ISRAEL – With wildfires tearing across the country in recent days, climate experts are warning that Israel is seeing an increase in trends of extreme drought, with conditions similar to those in previous years that saw devastating blazes.
“Over the past week there has been unusual weather across the country. Extreme dryness that was accompanied by strong easterly winds of an intensity not seen for several years,” climate expert Dr. Amir Givati of Tel Aviv University told The Times of Israel.
“The extreme dryness of the vegetation combined with the dry air and strong easterly winds blowing across the country caused a wave of fires that spread quickly, and also a heavy haze that covered the country’s skies,” Givati said, explaining that the haze was caused by those same strong winds carrying dust from the deserts of Iraq and Jordan to Israel.
“Similar situations of extreme drought occurred in 2010 and 2016,” Givati said, referring to two particularly bad fire seasons in Israel’s history.
The weeks running up to the December 2010 Carmel Fire, which claimed 44 lives, were significantly dry. The fall of 2016 saw barely any precipitation ahead of a nationwide outbreak of fires that left thousands homeless.
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“The trend is toward an increase in these events in our region,” Givati warned
Even with the forecast showing some rain in the coming days, the parched earth is often unable to absorb torrential downfalls, leading it to run off and potentially cause flooding.
However, the warm temperatures over the past month have been a far cry from last year, when Israel experienced the wettest November since 1994, causing extensive flooding and damage in several coastal cities.
Givati warned that this swing from one extreme to the other should serve as a warning of the dangers of climate change.
“[We are seeing] the increase in the standard deviations and extremes of weather phenomena in the world and here. One rainy year with floods, and a year later we are in a drought and fires,” he said.
“This is a direct result of climate change. Global warming is causing an increase in extremes on both sides, and it is expected that these phenomena will worsen in our region,” he said.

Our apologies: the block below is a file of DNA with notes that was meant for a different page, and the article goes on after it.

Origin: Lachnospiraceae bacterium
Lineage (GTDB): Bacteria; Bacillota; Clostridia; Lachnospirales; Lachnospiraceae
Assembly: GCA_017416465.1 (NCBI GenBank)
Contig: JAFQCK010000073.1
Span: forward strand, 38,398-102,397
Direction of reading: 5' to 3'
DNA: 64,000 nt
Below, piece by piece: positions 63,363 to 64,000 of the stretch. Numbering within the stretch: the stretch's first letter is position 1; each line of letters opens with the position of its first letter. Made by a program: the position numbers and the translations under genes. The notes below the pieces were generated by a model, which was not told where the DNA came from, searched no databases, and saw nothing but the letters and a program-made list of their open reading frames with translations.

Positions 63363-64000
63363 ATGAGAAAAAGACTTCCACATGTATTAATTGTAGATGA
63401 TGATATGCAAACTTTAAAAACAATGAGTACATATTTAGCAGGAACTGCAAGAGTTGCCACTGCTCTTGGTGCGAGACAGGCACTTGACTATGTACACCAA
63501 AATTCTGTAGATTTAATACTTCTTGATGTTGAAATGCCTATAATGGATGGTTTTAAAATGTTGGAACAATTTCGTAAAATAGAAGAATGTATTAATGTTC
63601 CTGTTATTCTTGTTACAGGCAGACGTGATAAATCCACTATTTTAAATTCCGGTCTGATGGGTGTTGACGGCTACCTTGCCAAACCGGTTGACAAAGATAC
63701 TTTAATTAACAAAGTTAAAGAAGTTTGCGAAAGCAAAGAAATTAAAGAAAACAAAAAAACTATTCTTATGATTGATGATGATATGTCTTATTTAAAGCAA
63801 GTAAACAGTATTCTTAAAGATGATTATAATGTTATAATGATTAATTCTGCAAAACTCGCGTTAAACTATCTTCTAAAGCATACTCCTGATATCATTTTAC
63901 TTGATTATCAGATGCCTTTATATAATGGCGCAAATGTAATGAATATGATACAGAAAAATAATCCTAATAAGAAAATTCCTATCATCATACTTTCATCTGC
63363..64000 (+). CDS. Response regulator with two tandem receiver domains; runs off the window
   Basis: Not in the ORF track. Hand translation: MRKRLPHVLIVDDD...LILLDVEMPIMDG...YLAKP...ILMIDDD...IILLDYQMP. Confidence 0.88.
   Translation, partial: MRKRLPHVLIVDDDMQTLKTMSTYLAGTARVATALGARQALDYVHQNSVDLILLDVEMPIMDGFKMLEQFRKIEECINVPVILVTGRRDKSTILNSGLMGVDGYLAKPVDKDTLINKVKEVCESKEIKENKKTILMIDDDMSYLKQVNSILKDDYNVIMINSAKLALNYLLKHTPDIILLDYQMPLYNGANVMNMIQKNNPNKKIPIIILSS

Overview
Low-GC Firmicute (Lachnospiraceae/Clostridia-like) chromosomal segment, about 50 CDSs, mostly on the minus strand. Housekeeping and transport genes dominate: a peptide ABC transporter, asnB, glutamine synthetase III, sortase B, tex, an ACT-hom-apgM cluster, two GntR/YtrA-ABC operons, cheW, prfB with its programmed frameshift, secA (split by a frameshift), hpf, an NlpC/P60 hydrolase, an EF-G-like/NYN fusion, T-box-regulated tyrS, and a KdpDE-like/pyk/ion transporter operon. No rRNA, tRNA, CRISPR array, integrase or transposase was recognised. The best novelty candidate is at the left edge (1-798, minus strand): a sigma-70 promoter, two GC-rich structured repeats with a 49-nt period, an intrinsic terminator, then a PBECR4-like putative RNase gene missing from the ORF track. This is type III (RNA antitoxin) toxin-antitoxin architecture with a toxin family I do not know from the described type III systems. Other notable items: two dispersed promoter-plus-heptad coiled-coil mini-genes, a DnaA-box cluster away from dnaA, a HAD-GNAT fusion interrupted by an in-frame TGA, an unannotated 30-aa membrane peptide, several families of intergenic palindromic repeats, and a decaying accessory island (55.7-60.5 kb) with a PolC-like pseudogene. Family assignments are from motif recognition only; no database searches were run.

Givati said that climatic modeling predicted the rainy season in Israel will continue to shorten, ending earlier in the spring and starting later in the fall.
In the near future, he said the winter rains were expected to arrive at a slower pace this year, at least initially.
“In such future scenarios, we will receive more and more dust and haze storms in the Israeli fall and the prolonging of the fire season from summer into autumn,” he said.
Nir Stav, head of the Israel Meteorological Service, struck a more cautious tone over the extreme swing from last November to this year, saying October and November are known to be transition months in terms of climate.
Stav said that, looking at historical records, the weather can “zigzag” and it’s not rare for November to be dry or relatively dry, with just a few rainy days.
However, he also warned that the hot and dry conditions in Israel were the result of global warming and the weather was similar to the periods in the run-up to the fires of 2010 and 2016.
“We are in the middle of a trend of warming climate, and therefore once this month is over we will probably discover that this was one of the hottest Novembers we have had,” he told The Times of Israel.
“We had quite a lot of days with temperatures reaching and even crossing 30 degrees Celsius,” he said. “You can always go back [in history] and find such years, but it’s clear that as the temperatures go up, the probability of a warmer November is higher and we will see the trend of the number of days crossing 30 degrees in November is increasing from decade to decade, and this will increase with global warming.”
“Of course when you have prolonged periods with no rain and dry conditions, you get forest fires. And this is what we saw this year,” he said.
Hundreds of families were evacuated on Saturday and Sunday as Israel saw a rash of wildfires nationwide amid hot and dry conditions with strong easterly winds. A number of buildings were damaged as dozens of firefighting crews battled the blazes from the ground and air.
Stav also said those very same hot and windy conditions were seen in 2010 and 2016.
“[The Carmel fire] in 2010 occurred in the beginning of December on a hot and dry day after there was almost not a single drop of rain throughout November and there were also the same strong easterly winds that we are seeing now,” Stav said.
“And in November 2016 when we had fires all over Israel, it was the same dry desert winds from the east. These situations are occurring and their frequency will probably increase,” he said.